The objective of this study was to evaluate the performance of four low-chill peach cultivars at three locations in Florida with respect to the percentages of nodes with only vegetative buds, mixed nodes (nodes with vegetative and floral buds), and blind nodes set within each location.

Materials and Methods

Three sites were chosen that represented different chilling zones from north–central to south Florida. The north–central site was located in Archer, FL (Lake fine sand, 29°31′12″N, 82°31′48″W) and typically accumulates 420 to 540 chill units (CU). The central site located in Winter Garden, FL (Calander fine sand, 28°34′12″N, 81°34′48″W; elev. 32.0 m) typically accumulates 210 to 310 CU. The third or southwest location was located in Immokalee, FL (Immokalee fine sand, 26°25′48″N, 81°24′36″W) and typically accumulates 50 to 110 CU. The cultivars, ‘Flordaglo’, ‘Flordaprince’, ‘TropicBeauty’, and ‘UFGold’, vary slightly in chilling requirement and range from ≈150 to 200 CU. All trees were grafted onto a rootknot, nematode-resistant rootstock (Fl 9-04). Trees were planted in February 2002 at all locations using a north–south row orientation at a distance of 4.57 m between trees (346 trees/ha) in a randomized complete block design using single tree plots and five replications of each cultivar.

Locally recommended horticultural practices were used for weed, insect, and disease control. Trees were winter-pruned in early January and summer-pruned in early June as needed. Granular fertilizer (12N–1.75P–6.6K) at the north–central Florida site was applied by hand in three applications during early February, early June, and late September. Additional applications of granular fertilizer from an adjacent commercial blueberry field occurred eight times from a mechanical fertilizer spreader on the east side of the trees. When the fertilizer was hand-broadcast at the north–central location, it was placed primarily under the west half of the trees to compensate for the unequal distribution of fertilizer from the blueberry field. Hand-broadcast fertilizer application times in central Florida were similar to those at the north–central location. Reclaimed water was used for irrigation at this location. Total amount of nitrogen applied through reclaimed irrigation water was obtained by calculating the average nitrogen (N) concentration of reclaimed water (0.0072 g·L−1 of N). Emitter output, line pressure, and the irrigation schedule were used in determining the total amount of nitrogen applied per hectare through reclaimed water. This was calculated to be 33.86 kg·ha−1 per season. At the southwest location, a 16N–4.4P–13.3K controlled-release fertilizer was applied in March followed by an application of ammonium sulfate during each year. Annual nitrogen fertilizer rates during the study were ≈168 kg·ha−1 (north–central Florida), 103 kg·ha (central Florida), and 110 kg·ha (southwest Florida).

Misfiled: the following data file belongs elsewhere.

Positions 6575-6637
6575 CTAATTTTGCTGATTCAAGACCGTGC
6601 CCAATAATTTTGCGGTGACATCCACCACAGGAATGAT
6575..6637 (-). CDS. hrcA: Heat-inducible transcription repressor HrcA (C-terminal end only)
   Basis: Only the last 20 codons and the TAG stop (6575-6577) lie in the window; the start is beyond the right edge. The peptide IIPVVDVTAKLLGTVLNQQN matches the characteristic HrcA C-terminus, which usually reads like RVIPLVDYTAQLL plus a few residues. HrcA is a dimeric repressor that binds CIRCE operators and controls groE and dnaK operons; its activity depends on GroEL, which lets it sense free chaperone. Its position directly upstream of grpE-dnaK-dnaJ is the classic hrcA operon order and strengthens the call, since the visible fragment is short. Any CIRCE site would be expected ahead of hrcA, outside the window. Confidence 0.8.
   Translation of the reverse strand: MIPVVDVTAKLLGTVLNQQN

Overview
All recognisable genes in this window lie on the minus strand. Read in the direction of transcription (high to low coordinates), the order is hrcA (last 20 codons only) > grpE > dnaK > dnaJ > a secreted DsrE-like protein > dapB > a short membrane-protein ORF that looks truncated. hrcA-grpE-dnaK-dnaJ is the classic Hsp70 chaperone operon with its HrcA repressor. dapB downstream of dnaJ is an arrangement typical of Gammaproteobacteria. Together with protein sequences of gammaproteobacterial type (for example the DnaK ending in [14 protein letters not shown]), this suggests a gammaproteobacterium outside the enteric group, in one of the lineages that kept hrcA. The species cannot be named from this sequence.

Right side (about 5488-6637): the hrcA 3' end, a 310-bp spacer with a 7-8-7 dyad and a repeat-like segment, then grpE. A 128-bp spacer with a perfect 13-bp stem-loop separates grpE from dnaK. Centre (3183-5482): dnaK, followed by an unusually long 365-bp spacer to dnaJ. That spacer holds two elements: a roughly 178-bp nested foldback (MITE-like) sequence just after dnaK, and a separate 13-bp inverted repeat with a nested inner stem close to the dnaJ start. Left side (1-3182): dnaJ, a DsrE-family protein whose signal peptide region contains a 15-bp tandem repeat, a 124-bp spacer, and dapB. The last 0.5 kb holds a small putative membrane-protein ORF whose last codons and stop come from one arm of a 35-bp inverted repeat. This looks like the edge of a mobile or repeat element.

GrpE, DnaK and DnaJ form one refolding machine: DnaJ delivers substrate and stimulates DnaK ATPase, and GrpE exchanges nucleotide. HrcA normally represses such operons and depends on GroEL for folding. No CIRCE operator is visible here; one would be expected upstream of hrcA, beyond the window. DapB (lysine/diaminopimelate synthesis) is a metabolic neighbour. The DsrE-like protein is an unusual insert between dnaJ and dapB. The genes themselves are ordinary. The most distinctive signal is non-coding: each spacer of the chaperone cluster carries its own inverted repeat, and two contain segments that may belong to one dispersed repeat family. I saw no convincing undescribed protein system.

Temperatures were recorded in north–central and central Florida with a HOBO® H8 Pro Series temperature sensor (Onset Computer Corp., Bourne, MA) starting the first week in November and ending the last week of May. At the southwest location, temperatures were obtained from a FAWN (Florida Automated Weather Network) station. Chilling (hours below 7.2 °C) was determined within each location starting during the first week of November and ending on 31 Jan.

Three shoots representing growth that occurred the previous summer and fall were selected after the completion of winter pruning but before budbreak. Shoots were typically located at a height of 1.5 to 2 m. For each shoot, every node was examined and the buds present at each node were determined to be vegetative only, vegetative with one floral bud, vegetative with two floral buds, or blind (vegetative and floral buds absent). The total number of each node type was determined for all the selected shoots on each tree. During the spring of 2005, it was noted that several nodes had groupings with single, double, or triple floral buds without vegetative buds. The procedure was changed slightly to account for these node classifications. The data were used to estimate the percentages of nodes with only vegetative buds, mixed nodes, and nodes that were blind.

Statistical analysis was performed using the procedure PROC GLM in SAS 9.1 (SAS Institute, Cary, NC). Mean separations among and within the locations were determined by Tukey's honestly significant difference test at the P ≤ 0.05 level. Correlations for the percentage of blind and mixed nodes, and mean August temperatures, were determined using PROC CORR.

Results and Discussion